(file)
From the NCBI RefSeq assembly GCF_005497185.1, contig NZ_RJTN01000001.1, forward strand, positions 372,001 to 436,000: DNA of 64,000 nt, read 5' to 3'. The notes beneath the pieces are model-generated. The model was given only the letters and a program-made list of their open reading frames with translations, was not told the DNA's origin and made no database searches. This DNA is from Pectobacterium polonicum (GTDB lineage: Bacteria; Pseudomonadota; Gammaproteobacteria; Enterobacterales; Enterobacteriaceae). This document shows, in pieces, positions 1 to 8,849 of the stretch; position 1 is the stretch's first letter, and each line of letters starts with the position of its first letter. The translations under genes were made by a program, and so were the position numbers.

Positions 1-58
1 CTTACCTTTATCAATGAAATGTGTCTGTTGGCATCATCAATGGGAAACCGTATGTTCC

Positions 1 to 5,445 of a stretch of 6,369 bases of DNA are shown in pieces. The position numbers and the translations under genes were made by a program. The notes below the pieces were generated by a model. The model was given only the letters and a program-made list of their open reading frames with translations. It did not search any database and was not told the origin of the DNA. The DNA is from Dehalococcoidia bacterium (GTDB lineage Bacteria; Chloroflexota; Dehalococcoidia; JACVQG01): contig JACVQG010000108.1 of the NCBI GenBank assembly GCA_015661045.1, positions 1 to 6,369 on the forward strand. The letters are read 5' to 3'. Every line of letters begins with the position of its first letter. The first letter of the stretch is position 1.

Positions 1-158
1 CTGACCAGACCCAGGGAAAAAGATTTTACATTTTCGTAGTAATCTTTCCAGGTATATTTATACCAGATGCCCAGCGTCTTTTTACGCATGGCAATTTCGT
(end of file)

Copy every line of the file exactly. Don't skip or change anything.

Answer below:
From the NCBI RefSeq assembly GCF_005497185.1, contig NZ_RJTN01000001.1, forward strand, positions 372,001 to 436,000: DNA of 64,000 nt, read 5' to 3'. The notes beneath the pieces are model-generated. The model was given only the letters and a program-made list of their open reading frames with translations, was not told the DNA's origin and made no database searches. This DNA is from Pectobacterium polonicum (GTDB lineage: Bacteria; Pseudomonadota; Gammaproteobacteria; Enterobacterales; Enterobacteriaceae). This document shows, in pieces, positions 1 to 8,849 of the stretch; position 1 is the stretch's first letter, and each line of letters starts with the position of its first letter. The translations under genes were made by a program, and so were the position numbers.

Positions 1-58
1 CTTACCTTTATCAATGAAATGTGTCTGTTGGCATCATCAATGGGAAACCGTATGTTCC

Positions 1 to 5,445 of a stretch of 6,369 bases of DNA are shown in pieces. The position numbers and the translations under genes were made by a program. The notes below the pieces were generated by a model. The model was given only the letters and a program-made list of their open reading frames with translations. It did not search any database and was not told the origin of the DNA. The DNA is from Dehalococcoidia bacterium (GTDB lineage Bacteria; Chloroflexota; Dehalococcoidia; JACVQG01): contig JACVQG010000108.1 of the NCBI GenBank assembly GCA_015661045.1, positions 1 to 6,369 on the forward strand. The letters are read 5' to 3'. Every line of letters begins with the position of its first letter. The first letter of the stretch is position 1.

Positions 1-158
1 CTGACCAGACCCAGGGAAAAAGATTTTACATTTTCGTAGTAATCTTTCCAGGTATATTTATACCAGATGCCCAGCGTCTTTTTACGCATGGCAATTTCGT